FORT ST. JOHN, B.C. – A milestone of 50,000 pounds of food has helped feed families in Fort St. John thanks to the help of the Salvation Army, BC Hydro, ATCO, and the City of Fort St. John.

The innovative Food Donation Initiative started in November 2019 to help feed the city’s most vulnerable. The milestone is equal to that of roughly eight-and-a-half Zambonis or over 18 Honda Civics. It’s also one of the biggest prepared food donations ever recorded in Canada. According to Food Banks Canada, the donation of food is roughly worth $125,000.

The initiative was created to address the food waste from Site C workers’ accommodations and the City’s participation in the National Zero Waste Council. Through this Initiative, the Salvation Army has delivered food to local schools, seniors, a recovery centre for women, and other organizations in the area.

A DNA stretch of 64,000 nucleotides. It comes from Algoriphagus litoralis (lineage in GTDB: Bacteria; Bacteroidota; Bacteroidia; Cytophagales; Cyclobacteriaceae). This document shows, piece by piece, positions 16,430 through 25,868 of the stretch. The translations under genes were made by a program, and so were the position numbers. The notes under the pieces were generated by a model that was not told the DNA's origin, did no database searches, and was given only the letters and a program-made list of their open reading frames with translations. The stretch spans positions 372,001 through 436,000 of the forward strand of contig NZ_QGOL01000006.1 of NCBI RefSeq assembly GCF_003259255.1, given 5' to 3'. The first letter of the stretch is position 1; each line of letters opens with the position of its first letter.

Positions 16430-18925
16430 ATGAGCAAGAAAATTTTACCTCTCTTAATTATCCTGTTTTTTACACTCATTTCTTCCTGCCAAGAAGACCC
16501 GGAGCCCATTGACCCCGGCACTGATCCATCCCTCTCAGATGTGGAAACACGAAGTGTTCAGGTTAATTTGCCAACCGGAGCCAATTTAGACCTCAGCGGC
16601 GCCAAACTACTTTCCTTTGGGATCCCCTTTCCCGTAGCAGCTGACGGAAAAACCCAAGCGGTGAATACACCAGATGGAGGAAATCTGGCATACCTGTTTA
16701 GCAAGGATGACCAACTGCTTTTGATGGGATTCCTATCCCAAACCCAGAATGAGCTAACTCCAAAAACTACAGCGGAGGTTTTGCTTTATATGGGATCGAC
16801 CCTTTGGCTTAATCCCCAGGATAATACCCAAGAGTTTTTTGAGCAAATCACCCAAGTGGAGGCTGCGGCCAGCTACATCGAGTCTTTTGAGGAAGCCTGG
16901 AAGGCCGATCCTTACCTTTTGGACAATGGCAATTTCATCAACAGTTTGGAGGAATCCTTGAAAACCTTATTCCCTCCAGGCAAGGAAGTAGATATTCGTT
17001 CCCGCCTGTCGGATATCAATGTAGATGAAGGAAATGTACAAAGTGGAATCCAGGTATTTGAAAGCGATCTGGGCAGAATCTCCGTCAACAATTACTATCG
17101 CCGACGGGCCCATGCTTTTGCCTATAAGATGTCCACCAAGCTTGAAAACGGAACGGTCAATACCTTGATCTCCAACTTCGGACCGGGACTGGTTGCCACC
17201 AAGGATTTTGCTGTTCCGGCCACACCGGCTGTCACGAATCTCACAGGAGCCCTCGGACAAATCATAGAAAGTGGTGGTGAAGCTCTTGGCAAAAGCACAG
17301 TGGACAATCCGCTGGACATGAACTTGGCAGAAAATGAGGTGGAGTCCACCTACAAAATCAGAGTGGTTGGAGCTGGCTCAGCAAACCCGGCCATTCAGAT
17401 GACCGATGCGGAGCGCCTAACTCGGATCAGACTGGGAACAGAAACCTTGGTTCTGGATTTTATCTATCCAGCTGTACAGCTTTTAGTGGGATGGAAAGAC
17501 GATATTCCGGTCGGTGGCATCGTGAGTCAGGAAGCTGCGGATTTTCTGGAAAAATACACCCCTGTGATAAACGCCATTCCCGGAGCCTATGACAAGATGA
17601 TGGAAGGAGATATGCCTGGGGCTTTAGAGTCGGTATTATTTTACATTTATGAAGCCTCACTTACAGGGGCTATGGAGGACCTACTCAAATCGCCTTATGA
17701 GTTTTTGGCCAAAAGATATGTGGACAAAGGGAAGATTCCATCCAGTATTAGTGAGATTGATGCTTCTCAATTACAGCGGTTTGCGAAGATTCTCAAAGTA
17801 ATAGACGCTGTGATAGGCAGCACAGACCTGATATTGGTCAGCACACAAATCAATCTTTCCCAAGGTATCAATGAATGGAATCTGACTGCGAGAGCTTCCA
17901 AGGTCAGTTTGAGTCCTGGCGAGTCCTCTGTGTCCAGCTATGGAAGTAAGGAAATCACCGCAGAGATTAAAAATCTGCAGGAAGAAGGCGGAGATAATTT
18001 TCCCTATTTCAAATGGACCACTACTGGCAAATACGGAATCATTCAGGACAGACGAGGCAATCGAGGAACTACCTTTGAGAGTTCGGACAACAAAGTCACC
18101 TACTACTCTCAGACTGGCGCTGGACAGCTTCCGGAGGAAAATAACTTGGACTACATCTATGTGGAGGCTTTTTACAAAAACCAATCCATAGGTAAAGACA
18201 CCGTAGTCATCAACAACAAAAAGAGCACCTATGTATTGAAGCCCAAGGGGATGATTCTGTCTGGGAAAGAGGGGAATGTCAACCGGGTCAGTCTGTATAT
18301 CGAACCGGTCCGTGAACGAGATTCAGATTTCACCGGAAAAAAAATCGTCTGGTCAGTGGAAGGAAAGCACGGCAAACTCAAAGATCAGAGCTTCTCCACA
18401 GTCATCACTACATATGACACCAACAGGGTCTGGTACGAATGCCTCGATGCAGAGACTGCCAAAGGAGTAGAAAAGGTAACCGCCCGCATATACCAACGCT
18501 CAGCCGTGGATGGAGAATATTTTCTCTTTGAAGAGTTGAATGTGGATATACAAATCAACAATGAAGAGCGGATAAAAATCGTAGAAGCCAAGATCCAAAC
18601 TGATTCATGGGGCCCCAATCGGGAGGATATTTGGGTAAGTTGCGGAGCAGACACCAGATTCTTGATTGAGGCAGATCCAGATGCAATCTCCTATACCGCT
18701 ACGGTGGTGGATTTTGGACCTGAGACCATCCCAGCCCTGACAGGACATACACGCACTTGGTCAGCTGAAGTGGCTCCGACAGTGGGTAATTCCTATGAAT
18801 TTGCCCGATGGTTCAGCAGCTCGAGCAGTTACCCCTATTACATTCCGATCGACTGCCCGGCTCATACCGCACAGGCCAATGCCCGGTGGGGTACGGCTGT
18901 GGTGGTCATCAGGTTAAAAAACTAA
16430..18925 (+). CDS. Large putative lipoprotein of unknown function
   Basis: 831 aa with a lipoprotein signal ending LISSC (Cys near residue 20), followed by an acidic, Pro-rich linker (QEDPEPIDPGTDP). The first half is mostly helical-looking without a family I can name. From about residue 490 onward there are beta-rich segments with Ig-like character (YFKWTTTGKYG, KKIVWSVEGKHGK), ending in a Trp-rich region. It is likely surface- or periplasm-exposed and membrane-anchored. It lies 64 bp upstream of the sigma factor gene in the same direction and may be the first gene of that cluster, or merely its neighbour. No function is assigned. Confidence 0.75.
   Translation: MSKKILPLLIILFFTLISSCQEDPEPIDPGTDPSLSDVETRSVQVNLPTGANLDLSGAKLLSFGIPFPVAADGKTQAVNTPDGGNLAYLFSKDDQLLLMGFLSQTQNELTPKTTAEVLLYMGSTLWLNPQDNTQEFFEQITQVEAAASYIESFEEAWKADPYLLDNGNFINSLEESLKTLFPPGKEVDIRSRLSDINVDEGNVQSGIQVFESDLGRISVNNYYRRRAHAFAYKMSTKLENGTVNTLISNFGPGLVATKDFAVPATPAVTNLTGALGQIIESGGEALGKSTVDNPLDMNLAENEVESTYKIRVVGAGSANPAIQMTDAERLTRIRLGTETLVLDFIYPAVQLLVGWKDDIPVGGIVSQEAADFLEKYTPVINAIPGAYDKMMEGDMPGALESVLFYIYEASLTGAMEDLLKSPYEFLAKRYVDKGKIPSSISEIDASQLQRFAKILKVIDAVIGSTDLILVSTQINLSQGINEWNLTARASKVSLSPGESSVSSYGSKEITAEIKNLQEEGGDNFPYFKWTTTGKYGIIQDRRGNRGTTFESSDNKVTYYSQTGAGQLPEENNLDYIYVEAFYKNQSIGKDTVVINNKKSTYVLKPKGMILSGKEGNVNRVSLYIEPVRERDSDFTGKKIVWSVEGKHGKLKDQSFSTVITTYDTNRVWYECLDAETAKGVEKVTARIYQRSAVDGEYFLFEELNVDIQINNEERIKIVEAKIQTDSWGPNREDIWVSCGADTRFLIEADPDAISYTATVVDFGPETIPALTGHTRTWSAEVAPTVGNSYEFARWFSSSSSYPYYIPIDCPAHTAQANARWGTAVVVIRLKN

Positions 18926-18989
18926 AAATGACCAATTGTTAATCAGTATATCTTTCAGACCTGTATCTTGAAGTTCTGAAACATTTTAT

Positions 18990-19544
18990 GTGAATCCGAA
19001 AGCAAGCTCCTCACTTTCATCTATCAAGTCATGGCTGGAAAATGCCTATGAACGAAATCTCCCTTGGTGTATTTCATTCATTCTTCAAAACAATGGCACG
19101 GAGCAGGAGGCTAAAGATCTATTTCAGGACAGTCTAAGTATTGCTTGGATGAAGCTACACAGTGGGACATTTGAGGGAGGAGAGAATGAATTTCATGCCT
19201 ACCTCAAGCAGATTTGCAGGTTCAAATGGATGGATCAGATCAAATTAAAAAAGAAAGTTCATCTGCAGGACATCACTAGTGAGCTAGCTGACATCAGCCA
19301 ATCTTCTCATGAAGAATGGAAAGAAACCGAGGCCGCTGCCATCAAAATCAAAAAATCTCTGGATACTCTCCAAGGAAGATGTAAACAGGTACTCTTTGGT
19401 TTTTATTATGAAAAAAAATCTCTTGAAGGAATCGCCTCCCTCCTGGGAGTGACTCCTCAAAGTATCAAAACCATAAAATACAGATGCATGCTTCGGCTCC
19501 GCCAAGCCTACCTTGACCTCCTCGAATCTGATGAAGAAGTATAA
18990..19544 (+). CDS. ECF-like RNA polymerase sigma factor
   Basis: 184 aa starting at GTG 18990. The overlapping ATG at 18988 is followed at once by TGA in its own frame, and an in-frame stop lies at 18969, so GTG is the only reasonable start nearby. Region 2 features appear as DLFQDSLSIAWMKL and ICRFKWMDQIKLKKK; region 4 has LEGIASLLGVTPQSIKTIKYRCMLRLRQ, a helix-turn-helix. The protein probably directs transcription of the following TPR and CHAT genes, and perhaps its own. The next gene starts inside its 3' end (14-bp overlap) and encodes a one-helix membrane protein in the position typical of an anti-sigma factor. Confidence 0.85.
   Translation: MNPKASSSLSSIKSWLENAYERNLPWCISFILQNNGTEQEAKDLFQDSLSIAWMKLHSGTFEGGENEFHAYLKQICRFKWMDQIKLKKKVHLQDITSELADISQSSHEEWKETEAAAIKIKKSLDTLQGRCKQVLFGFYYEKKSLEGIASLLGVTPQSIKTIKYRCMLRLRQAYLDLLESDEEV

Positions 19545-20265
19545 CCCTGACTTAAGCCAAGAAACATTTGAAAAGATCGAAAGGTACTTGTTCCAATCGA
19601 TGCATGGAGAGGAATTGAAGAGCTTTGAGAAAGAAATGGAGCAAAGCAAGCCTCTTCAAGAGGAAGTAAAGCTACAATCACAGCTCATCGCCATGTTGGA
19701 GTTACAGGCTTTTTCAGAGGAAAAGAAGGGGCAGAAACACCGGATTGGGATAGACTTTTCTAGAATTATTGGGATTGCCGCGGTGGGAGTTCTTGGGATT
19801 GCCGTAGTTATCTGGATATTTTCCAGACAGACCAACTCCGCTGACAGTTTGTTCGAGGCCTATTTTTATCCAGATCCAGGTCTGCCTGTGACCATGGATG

The city approached the ATCO Two Rivers Lodge to partner for the Initiative. The Lodge prepares typically around 5,000 meals a day to feed a workforce of around 1,700 workers. Any leftover food would be wasted; however, with the partnership, the Salvation Army can provide additional meals.

“This initiative has substantially enhanced our impact in the community. Through the strong partnerships that have been established, we have been able to add 100-200 meals per day to our Community and Family Services food bank program. This addition, on top of what we are already doing to support local seniors, families and a recovery centre for women, strengthens our capability to meet many current needs. We are excited to continue this project and look forward to what we will yet achieve,” says Jared Braun, Executive Director of FSJ The Salvation Army.

The project is possible thanks to the Food Donor Encouragement Act that B.C. has, which protects companies and people looking to make food donations.  Tourmaline Oil Corporation provided funding for the first year of the food delivery and also got Surepoint Group to step in for the second year.

“Our hope would be for these other sites to see this initiative as an example of local cooperation and good citizenship, but also as an effective solution for food insecurity in many of the communities where they operate,” says Mayor Lori Ackerman.